It is said that in the French presidential elections, in the first round the French vote with their hearts and in the second round with their heads. Well, 30% of the electorate voted for the extreme left or the extreme right in the first round; both reject entirely the idea of deeper European integration and the economic policy of austerity. Further, the centrepiece of Francois Hollande’s platform is the rewriting of the fiscal compact set out in the new treaty to pursue a much more aggressive growth strategy and greater powers to the ECB to lend directly to countries. In this he is on a collision course with Angela Merkel and impact is likely to occur very soon after the May 6 run-off election. The received wisdom is that he will not seek dramatic change to what has already been agreed, and will be satisfied with language that has an aspiration for greater growth without meaningful measures – this would probably the best he would get from Merkel and Germany. The key though is that a clear majority of the French electorate rejected the current policies of austerity.

May 6 is also the date of the Greek general election. The technocrat Papademos who was put into power as the head of a coalition government of the 4 major parties in order to agree the terms and conditions of the Greek bailout, has completed his job and is stepping back to allow normal politics to resume. Northern Europe insisted that all 4 parties in the coalition individually signed up to the terms and conditions of the bailout, in order to prevent any backsliding after the agreement, but there are already problems. Recent polls indicate that 67% of Greeks want to stay in the euro but don’t want the austerity, which can be interpreted as wishful thinking, economic ignorance or that their politicians are allowing them to believe that such a choice exists. It is not clear that those 4 parties would command 50% of the seats in the new parliament, even if they could be persuaded. Already Venizelos, the head of the Socialist party has been floating the idea of Greece going back to the drachma as an alternative to austerity.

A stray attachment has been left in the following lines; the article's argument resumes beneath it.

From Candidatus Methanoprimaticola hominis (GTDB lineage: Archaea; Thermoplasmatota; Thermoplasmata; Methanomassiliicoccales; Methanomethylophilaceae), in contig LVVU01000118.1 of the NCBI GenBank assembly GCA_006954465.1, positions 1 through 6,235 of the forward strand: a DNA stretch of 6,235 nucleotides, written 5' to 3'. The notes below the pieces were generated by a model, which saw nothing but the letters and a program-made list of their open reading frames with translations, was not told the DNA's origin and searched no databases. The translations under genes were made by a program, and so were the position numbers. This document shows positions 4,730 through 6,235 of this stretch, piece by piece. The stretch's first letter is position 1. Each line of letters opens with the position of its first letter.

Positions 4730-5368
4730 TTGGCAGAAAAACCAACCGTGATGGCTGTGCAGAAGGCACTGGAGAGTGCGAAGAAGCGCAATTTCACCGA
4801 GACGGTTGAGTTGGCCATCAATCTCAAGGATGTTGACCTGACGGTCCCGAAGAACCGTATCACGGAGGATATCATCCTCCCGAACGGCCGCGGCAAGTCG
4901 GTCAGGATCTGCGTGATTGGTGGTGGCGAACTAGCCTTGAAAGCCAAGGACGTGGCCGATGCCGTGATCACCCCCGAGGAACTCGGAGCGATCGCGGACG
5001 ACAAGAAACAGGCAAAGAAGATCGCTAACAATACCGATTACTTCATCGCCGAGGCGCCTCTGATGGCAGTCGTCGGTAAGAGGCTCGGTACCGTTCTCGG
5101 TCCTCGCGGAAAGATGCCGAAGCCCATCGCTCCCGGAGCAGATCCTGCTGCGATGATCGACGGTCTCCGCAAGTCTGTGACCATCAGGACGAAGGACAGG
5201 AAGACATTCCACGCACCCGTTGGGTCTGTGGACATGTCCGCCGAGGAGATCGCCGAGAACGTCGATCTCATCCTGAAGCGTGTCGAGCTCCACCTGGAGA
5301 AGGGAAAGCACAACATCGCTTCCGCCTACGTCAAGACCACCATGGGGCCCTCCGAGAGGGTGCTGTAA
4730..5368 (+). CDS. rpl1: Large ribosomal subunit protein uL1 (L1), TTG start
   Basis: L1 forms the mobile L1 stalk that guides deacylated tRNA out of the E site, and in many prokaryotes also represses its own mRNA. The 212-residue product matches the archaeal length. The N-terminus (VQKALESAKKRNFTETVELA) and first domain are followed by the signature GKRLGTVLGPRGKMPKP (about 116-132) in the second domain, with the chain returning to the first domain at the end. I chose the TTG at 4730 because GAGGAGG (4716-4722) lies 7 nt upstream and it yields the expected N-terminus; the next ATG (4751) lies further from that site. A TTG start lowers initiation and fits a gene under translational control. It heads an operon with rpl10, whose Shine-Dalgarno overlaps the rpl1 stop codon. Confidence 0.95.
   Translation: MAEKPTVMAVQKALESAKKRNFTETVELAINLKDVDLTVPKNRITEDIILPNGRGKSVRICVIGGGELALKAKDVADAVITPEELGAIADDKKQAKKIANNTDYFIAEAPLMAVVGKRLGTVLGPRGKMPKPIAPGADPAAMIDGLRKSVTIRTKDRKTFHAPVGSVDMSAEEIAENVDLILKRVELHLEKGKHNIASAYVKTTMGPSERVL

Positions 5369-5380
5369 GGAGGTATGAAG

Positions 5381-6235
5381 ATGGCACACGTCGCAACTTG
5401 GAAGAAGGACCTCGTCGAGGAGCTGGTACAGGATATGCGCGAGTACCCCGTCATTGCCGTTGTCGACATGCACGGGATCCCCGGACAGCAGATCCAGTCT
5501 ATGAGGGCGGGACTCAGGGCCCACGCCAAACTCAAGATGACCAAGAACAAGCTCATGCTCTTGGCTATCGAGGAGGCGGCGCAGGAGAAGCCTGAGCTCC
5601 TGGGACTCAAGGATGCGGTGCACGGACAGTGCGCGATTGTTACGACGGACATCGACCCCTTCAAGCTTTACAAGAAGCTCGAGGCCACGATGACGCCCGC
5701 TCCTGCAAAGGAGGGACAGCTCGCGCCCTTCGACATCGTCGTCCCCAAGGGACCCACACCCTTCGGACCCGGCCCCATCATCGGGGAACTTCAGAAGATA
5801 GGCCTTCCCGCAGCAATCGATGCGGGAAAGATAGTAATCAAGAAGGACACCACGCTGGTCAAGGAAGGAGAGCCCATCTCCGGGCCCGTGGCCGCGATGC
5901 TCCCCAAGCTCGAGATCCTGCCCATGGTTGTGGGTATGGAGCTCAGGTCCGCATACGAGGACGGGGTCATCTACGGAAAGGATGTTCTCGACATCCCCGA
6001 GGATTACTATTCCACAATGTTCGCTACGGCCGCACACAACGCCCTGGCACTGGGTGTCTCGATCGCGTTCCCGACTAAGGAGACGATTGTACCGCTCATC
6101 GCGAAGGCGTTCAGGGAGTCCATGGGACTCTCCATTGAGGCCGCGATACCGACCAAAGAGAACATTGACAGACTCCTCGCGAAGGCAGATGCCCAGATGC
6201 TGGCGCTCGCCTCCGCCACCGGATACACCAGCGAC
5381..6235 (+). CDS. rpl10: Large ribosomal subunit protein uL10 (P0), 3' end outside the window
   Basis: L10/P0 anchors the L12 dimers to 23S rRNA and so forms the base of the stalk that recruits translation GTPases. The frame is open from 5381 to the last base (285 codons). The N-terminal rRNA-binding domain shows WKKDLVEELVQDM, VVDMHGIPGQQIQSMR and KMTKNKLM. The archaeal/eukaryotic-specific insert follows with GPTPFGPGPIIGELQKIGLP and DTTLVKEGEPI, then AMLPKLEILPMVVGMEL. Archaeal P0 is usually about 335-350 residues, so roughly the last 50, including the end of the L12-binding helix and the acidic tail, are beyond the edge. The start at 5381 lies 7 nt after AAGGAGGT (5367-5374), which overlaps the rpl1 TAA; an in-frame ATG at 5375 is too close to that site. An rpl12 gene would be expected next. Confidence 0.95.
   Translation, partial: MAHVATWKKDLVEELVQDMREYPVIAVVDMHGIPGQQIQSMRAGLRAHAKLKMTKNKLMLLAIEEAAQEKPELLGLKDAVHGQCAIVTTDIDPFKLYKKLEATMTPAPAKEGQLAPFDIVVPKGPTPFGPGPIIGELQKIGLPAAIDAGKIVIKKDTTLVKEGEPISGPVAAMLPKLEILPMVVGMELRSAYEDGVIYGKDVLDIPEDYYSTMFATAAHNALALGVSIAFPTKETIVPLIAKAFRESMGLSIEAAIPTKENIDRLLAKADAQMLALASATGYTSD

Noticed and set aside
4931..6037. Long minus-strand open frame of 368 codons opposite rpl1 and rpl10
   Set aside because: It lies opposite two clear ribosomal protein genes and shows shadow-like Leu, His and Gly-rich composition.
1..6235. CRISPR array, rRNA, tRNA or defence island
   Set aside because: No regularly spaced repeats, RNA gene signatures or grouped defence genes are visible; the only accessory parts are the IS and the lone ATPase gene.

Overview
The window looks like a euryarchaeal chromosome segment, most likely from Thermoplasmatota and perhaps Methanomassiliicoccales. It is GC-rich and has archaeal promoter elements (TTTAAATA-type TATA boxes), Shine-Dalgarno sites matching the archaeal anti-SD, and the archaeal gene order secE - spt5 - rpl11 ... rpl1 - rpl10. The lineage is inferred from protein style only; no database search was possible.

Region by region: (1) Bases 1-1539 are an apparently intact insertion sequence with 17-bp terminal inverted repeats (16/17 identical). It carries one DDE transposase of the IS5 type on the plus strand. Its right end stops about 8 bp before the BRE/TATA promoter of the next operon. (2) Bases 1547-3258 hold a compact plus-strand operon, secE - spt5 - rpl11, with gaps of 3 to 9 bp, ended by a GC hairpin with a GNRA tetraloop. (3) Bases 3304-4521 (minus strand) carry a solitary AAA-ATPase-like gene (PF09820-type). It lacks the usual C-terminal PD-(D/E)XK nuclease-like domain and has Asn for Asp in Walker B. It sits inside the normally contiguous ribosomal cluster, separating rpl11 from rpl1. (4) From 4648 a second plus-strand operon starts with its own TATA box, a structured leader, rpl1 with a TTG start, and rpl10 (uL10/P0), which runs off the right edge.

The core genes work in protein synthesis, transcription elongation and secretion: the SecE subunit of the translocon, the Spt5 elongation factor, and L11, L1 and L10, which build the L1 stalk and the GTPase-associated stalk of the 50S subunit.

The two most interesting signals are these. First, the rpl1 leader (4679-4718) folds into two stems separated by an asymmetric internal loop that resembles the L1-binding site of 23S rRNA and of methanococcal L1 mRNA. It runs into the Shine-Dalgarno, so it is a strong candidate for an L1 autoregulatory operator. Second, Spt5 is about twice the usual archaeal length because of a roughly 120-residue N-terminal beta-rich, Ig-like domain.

The Dutch too are struggling despite being seen as part of the Northern European bloc. The coalition government fell over the weekend because the far right party refused to accept the austerity measures necessary for the Netherlands to get their budget deficit in line with the Eurozone targets. An election now looks likely in Holland.

Once these elections are settled, attention will begin to shift to Germany’s election in September 2013. Here though the politics is reversed, what is popular with the Germans is the notion that the rest of Europe should engage in the austerity necessary to get their public finances in order as Germany has had to earlier this century, so that no further calls on the German purse are made from bankrupt Eurozone nations.

Exposure to the votes of their peoples is going to cause politicians to say and do things that make continued agreement on austerity and bailouts increasingly hard to do.

Elections and political transitions in 2012 – January 2012